I don’t want to shame anyone who has responded to others’ social media posts or conversations in this way. I have done it myself without much thought to how it might be received. I know this post may irk a few people who think I’m being overly-sensitive. That’s okay if it helps them think more about how our actions affect others, and ourselves. Our world needs more loving kindness and every small gesture we put out into it can create a ripple that is ever extending. Let’s be happy for one another. Let’s lift each other up. Let’s pause before we post. Let’s embrace an attitude of gratitude!


One More Off My TBR Stack

Screen Shot 2019-06-20 at 10.36.11 AMWHERE THE CRAWDADS SING by Delia Owens

Reading also took a back seat these past two months. I turned to audio books to feed my insatiable need-to-read. I downloaded this book on Audible and it drew me in right from the start! I cannot begin to tell you how much I LOVE this story and the character Kya who was slowly abandoned by each member of her family, starting with her mother, and left to survive in the swamps of North Carolina. She is befriended by Tate, who also lost his mother and he teachers her to read and encourages her passion in biology and botany of the marsh life. But in 1969, the handsome, womanizing, former football hero is found dead and the locals immediately suspect the mysterious “marsh girl”. The story weaves back and forth from Kya’s childhood to the trial that will determine her fate so seamlessly and suspensefully. Delia Owens love of nature paints a lush backdrop to this incredible story of heroic grit and survival. The Audible Audio version narrated by Cassandra Cambell is amazing!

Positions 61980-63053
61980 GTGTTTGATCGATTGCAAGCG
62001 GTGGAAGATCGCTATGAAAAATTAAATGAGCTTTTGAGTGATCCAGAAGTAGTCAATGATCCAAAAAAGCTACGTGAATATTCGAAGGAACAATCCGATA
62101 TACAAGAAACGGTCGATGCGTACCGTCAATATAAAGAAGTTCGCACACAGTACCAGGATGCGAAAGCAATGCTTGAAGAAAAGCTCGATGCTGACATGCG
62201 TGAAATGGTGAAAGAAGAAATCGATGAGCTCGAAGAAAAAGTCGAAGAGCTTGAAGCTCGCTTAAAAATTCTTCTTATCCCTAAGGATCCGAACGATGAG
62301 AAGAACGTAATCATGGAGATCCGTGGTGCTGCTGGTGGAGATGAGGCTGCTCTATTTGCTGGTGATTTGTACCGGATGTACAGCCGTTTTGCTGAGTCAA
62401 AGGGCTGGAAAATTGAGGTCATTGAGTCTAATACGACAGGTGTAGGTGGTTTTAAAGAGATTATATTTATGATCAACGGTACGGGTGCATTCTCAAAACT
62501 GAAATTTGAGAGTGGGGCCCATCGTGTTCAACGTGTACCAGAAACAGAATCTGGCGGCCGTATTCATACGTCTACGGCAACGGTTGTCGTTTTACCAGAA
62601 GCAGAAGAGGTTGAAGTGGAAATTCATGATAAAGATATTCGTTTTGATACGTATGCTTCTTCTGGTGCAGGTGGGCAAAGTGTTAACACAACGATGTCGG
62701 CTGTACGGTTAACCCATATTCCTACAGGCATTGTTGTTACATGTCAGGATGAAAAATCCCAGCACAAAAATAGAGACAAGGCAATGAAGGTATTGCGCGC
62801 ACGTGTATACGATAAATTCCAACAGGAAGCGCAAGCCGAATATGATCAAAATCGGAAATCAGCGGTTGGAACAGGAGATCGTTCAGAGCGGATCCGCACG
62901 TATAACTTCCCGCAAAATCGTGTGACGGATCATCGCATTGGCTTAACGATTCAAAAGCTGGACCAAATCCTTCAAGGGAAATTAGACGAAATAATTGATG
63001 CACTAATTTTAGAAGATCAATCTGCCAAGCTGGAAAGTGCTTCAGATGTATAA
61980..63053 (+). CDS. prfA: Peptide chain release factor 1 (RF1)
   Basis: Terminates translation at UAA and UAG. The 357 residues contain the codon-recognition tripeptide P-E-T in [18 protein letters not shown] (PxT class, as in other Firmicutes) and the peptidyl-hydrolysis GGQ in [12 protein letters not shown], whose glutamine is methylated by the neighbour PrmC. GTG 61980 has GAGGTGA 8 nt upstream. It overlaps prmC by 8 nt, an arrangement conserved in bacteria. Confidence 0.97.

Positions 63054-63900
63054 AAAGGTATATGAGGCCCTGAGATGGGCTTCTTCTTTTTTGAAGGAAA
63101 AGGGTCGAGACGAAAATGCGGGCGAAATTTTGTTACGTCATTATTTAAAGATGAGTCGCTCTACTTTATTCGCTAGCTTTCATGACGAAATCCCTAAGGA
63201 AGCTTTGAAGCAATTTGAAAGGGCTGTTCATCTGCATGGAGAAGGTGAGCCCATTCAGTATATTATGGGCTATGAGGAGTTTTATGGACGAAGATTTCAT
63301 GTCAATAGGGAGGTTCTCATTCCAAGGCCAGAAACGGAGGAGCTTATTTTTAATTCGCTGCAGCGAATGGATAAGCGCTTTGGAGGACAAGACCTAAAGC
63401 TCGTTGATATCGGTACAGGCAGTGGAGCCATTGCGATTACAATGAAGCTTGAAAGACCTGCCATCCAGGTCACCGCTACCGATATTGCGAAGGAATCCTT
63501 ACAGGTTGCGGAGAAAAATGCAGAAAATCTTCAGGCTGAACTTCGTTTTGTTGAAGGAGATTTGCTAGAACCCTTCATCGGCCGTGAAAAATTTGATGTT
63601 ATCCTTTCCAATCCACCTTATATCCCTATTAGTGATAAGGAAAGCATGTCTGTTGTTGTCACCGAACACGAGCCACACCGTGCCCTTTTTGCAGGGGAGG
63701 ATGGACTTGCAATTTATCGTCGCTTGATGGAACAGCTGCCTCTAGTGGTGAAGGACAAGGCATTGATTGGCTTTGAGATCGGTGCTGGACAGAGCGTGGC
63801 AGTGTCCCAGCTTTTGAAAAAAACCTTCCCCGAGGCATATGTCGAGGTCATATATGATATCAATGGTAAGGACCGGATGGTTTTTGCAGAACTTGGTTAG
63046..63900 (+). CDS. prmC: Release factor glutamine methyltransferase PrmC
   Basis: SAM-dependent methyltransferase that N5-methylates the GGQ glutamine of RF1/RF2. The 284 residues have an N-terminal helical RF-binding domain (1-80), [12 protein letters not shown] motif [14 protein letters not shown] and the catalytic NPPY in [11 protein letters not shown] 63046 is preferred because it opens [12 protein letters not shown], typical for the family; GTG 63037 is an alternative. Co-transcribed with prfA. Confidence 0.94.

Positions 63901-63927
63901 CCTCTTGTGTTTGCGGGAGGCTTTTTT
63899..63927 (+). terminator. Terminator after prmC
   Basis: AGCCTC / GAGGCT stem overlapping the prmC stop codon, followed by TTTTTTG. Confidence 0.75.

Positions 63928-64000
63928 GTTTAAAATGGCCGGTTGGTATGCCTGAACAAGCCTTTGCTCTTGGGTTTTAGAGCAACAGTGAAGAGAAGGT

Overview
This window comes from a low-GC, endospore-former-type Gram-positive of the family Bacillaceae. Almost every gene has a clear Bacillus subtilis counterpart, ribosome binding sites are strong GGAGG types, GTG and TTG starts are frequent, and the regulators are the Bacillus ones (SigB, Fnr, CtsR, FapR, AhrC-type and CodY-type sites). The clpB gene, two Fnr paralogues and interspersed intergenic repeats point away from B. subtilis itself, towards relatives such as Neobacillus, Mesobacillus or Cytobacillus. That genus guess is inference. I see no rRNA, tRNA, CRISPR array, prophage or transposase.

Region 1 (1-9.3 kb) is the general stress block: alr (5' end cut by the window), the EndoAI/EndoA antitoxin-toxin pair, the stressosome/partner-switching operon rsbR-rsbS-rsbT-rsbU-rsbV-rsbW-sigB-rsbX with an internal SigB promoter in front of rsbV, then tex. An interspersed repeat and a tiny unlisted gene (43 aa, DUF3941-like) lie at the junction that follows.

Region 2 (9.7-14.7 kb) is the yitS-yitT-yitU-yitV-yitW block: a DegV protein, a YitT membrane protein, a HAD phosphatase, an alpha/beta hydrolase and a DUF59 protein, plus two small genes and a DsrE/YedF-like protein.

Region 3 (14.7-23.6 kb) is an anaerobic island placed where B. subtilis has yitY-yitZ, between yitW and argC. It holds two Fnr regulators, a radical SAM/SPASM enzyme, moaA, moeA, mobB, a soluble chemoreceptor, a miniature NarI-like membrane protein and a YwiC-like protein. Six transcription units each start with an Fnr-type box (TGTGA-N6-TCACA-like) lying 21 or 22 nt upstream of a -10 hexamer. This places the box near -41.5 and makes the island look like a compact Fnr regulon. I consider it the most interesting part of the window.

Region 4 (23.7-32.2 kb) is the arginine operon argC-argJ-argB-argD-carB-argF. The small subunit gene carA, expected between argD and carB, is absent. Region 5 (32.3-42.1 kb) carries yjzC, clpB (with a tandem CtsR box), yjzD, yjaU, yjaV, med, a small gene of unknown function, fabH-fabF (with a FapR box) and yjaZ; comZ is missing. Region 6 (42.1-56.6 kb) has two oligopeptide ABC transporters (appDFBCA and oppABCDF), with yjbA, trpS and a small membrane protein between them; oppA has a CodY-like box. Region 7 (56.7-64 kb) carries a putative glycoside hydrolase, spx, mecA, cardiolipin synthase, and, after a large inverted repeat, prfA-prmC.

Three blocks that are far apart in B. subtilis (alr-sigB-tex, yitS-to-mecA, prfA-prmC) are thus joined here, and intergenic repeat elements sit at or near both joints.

I LOVE Authors! Do You?

This week I was in author heaven as I was able to connect with some of my very favorites in a variety of venues.

On Monday I attended a Booksource Book Tasting in which authors Cynthia Lord and Charlotte Agell shared their latest books and talked a bit about their process.IMG_E0936

On Tuesday two of my schools sponsored an author visit by Matt Tavares and I got to watch him put on 4 amazing presentations for groups of students from preK to 6th grade. He shared how he comes up with his ideas, how he researches his subjects/topics, and the countless revisions in his writing and drawing that lead him to his masterpieces. IMG_0993

On Wednesday I asked author Dusti Bowling to Skype with a group of 4th grade girls who were part of a lunch bunch reading club and were having their last get together for Insignificant Events in the Life of a Cactus.IMG_1057

Today I Skyped with author Sarah Aronson in preparation for a surprise Skype visit on IMG_E1077Monday with some 2nd graders. I’ll be reading her new book Just Like Rube Goldberg as part of a Readathon launch at one of my schools. As part of that Readathon I am also keynoting to students on the topic I LOVE AUTHORS.  I want them to realize and appreciate that every book they read and love was created by someone with an idea and the determination to work hard until it became a book.